When contemplating Meche's future with the organization, then, the suits will need to think about just how much they can realistically expect to get out of the guy. They've already got his spotty stastical history, but now they've got another injury to pile on top of that. What does today mean in the long run? The term "dead arm" isn't bad in and of itself - if anything, it's encouraging that Meche is experiencing normal fatigue without getting his mechanics all out of whack and busting his elbow. It's actually a pretty common issue for pitchers, at least compared to various other ailments. Eddie Guardado came up with dead arm last summer and has pitched as well as anyone could have predicted this season. Mariano Rivera gets it at least once a year, but it's never been a major issue, as he's only the best closer of all time.
Where it becomes troubling is when you recall that Meche has had this before, and it turned out pretty much as poory as possible. He didn't think it was a major issue back in 2000 (it actually went away for a start here and there before he finally got shut down), and he's not likely to think it's that major this time either, but that's just the competitive bulldog nature that you find in any professional athlete coming out. The truth of the matter is that he has an extensive medical history that makes you raise your eyebrows whenever he gets a bump or a scrape.
Does Meche have a busted shoulder? At this point, that doesn't seem likely, although it's a wonder the whole thing didn't just completely fall to pieces in 2003. What he does have is a shoulder that seems incapable of holding up through a full season of starting without getting tired, hurt, or both. The team is skeptical about his endurance. The fans are finally coming around to the fact that Gil Meche is not going to suddenly flip a switch and turn into a quality Major League pitcher.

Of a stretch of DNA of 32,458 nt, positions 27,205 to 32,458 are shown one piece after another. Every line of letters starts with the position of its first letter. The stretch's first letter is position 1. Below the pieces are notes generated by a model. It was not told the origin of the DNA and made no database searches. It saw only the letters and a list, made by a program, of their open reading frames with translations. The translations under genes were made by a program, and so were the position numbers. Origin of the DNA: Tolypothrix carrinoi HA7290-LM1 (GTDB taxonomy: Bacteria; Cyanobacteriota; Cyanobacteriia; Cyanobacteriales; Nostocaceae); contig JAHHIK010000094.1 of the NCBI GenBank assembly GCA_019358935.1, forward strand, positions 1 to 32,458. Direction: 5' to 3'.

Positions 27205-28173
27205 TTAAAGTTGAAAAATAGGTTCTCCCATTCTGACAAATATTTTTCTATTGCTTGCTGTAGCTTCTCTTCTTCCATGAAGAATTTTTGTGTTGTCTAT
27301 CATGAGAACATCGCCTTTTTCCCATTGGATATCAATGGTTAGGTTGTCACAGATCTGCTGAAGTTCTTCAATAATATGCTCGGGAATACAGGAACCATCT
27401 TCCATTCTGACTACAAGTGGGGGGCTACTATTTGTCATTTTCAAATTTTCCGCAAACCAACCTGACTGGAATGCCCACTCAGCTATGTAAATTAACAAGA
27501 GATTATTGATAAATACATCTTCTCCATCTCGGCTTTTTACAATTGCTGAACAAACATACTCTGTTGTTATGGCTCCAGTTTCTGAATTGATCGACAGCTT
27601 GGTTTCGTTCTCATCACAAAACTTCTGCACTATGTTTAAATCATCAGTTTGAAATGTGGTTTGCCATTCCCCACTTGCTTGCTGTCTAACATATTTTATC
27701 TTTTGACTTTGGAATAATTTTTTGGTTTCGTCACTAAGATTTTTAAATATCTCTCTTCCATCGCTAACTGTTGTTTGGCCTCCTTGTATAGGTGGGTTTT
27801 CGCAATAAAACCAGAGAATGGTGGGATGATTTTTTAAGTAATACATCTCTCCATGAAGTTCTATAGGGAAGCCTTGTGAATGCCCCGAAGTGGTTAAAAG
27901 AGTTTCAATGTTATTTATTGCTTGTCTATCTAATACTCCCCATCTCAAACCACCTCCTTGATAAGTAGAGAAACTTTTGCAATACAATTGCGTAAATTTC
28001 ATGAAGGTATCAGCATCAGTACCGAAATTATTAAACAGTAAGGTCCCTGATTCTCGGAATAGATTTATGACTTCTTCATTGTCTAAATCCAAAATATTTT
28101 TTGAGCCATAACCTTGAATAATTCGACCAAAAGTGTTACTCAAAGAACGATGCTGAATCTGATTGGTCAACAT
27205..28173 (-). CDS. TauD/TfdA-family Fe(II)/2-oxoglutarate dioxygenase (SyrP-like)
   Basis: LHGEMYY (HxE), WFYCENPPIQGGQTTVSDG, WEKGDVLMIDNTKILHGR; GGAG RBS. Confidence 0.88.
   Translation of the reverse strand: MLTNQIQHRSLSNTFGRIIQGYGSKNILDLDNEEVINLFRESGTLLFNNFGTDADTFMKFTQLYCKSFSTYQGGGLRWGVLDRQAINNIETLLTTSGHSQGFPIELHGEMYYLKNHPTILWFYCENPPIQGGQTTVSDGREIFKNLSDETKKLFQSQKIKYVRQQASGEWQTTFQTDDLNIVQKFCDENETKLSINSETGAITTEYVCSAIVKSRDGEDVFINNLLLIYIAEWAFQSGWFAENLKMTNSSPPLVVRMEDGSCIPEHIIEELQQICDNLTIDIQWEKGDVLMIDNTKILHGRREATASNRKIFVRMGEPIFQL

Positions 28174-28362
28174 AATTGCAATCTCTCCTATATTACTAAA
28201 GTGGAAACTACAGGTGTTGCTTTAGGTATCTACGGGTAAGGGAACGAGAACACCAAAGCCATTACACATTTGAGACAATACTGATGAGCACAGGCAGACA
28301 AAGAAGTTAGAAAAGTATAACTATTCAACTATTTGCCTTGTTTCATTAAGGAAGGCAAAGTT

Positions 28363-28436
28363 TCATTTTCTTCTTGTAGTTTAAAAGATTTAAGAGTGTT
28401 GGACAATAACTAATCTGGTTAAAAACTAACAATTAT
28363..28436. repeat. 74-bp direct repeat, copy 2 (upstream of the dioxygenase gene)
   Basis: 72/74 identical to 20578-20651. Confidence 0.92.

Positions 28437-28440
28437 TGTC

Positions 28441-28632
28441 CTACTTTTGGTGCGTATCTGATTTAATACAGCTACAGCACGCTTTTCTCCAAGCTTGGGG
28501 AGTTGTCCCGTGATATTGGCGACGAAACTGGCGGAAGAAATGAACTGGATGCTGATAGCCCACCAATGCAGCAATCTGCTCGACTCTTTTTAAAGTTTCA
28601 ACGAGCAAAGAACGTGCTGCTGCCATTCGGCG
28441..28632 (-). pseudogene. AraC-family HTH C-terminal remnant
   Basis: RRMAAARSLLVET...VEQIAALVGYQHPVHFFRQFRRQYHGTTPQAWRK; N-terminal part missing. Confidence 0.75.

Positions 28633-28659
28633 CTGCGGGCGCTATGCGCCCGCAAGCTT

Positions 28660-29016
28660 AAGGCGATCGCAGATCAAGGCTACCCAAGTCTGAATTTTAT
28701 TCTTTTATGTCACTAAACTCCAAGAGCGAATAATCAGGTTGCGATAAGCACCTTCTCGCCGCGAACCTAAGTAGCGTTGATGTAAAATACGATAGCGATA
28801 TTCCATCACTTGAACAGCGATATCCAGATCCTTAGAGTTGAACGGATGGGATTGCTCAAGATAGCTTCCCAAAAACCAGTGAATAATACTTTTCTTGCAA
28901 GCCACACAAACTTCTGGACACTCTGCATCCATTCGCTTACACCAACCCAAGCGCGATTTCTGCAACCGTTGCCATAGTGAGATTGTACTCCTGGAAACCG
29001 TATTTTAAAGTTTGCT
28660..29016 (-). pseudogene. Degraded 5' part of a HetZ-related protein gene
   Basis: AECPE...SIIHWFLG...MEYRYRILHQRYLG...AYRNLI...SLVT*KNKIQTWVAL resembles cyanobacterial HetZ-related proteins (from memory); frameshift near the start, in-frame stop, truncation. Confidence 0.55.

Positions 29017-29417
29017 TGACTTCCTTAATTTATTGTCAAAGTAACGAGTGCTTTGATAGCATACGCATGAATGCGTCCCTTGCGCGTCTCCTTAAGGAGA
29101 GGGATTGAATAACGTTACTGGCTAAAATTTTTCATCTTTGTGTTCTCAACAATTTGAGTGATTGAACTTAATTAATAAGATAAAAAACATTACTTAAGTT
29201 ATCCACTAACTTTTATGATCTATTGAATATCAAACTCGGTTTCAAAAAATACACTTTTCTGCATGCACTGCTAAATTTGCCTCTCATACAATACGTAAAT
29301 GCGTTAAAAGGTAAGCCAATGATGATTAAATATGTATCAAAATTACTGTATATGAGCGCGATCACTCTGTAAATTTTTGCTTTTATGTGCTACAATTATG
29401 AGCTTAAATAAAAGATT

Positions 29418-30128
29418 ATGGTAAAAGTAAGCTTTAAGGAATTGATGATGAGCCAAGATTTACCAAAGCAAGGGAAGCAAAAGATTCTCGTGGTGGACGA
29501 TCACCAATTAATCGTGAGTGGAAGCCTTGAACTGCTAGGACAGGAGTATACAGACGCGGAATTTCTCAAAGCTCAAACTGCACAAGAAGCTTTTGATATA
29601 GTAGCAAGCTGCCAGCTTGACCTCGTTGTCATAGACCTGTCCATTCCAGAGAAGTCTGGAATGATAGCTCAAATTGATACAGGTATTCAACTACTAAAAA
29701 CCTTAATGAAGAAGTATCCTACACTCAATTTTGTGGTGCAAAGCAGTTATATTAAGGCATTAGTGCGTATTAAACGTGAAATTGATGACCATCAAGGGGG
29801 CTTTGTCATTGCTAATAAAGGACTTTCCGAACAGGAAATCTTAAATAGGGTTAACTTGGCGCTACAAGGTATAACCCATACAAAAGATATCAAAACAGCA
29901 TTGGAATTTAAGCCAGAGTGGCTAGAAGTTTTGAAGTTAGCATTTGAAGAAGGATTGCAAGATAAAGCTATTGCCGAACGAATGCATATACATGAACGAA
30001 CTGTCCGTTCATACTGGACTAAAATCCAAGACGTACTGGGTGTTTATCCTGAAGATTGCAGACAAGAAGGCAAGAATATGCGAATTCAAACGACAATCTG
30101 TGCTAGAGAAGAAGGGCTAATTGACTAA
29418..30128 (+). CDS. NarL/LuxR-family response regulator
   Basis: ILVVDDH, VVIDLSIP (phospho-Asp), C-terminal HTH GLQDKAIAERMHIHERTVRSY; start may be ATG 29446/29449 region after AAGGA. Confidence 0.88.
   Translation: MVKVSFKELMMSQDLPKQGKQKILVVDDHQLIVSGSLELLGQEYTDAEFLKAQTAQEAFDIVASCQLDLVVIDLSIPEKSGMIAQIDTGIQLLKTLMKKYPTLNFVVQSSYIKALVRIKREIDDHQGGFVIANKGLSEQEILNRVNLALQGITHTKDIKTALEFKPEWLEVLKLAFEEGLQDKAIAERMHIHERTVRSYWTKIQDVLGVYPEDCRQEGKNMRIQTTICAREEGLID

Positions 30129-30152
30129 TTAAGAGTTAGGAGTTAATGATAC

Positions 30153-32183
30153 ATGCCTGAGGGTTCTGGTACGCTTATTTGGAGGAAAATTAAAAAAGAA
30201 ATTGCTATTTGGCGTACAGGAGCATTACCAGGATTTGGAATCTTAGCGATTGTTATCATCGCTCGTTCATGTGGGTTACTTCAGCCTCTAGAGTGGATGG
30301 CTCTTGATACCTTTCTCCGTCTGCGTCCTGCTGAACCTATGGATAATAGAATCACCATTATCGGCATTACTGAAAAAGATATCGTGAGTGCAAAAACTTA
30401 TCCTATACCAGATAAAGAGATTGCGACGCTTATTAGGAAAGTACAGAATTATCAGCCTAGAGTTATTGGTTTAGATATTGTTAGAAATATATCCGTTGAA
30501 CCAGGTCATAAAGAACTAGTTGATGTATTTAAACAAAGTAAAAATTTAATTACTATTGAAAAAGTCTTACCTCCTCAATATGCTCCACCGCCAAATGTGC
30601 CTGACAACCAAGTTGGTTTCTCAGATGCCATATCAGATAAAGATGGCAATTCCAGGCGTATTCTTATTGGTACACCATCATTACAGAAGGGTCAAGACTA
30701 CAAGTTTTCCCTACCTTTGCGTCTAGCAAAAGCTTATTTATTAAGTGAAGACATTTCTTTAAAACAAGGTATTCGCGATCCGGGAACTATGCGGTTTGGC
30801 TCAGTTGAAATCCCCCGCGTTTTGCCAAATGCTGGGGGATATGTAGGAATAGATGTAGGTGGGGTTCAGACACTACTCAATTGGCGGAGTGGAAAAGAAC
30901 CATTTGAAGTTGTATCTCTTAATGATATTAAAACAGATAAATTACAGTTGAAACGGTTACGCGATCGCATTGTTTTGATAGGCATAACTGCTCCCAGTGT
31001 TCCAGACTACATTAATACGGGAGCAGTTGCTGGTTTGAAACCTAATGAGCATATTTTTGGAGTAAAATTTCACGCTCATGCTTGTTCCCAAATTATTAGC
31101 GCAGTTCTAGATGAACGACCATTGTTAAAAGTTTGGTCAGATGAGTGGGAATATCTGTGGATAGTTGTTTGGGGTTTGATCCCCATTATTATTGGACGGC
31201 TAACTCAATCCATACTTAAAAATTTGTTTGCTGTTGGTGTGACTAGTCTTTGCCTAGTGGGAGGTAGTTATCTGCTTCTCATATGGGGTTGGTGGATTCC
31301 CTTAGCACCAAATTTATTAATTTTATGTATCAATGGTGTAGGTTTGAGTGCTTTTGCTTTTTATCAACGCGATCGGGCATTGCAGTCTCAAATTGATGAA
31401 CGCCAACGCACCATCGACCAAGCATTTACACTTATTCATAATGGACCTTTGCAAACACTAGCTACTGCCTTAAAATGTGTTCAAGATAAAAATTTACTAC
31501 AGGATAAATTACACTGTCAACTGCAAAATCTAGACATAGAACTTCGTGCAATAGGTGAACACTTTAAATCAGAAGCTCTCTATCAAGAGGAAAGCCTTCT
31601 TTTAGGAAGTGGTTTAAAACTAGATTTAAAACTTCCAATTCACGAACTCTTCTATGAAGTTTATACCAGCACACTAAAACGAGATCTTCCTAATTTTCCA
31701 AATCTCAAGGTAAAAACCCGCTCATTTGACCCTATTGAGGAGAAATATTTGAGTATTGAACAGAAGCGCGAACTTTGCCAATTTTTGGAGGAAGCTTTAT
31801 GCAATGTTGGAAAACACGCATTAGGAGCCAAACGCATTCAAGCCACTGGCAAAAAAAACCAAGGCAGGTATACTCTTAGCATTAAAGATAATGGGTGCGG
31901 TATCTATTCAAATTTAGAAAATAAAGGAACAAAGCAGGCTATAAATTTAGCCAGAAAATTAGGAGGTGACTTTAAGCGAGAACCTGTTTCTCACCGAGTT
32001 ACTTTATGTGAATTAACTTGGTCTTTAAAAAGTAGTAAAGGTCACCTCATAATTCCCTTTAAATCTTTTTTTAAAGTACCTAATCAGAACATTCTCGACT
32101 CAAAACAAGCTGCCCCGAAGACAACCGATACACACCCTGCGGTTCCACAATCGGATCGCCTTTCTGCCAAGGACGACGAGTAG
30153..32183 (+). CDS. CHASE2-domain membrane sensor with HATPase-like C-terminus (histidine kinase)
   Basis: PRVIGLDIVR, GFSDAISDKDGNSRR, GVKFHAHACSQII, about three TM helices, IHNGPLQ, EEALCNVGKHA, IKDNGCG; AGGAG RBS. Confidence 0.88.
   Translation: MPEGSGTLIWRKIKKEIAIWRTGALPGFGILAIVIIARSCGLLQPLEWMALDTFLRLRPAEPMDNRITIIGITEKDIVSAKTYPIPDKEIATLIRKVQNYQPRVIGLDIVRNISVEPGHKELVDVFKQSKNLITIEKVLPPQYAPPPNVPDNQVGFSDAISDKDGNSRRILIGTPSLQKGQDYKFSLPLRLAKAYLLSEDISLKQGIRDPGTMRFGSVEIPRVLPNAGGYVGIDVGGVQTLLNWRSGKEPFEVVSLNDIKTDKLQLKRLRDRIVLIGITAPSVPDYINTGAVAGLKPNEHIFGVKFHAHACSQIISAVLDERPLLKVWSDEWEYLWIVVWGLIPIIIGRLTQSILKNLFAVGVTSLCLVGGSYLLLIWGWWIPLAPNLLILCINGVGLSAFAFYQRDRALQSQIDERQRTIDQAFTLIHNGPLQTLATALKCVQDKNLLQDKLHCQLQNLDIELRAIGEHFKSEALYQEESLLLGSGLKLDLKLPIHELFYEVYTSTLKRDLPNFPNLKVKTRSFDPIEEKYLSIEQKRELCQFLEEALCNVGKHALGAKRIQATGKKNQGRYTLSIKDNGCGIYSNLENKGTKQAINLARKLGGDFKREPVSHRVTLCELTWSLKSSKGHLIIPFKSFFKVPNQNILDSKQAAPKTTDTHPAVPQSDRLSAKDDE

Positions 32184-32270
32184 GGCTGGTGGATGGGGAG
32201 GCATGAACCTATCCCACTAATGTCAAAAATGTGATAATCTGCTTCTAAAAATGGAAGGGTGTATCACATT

So put him in the bullpen.
I don't think the right thing to do has ever been this obvious. Meche has logged more than 600 big league innings showing that he's not effective in the rotation. His limbs can't hold up under the weight of 30+ starts in a year. The organization still loves his stuff and wants to try everything it can to help Meche realize his famous potential.
So put him in the bullpen.
There are enough similarities to Eric Gagne there to make it worth a shot. Converted starting pitchers almost always have more success in the bullpen, simply by dint of the fact that they can cut the worst pitch(es) out of their arsenal. How can you draft a guy in the first round and commit ten years and millions of dollars to his development, then let him go without trying everything in your power to find a role in which he can succeed?
Put him in the bullpen. You know you're going to bring him back anyway, settling for a few $million outside of arbitration, so please, for the sake of everyone involved, give him a shot in relief. If it doesn't work out, then hey, at least you tried. And if it does, then you can finally point to his high selection in the '96 draft and tell people that you know what you were doing all along. You can thank me later.
Kameron Loe and Felix Hernandez face off at 7:05pm PDT on Tuesday in a game featuring two pitchers who're actually fun to watch. Nothing doing tomorrow.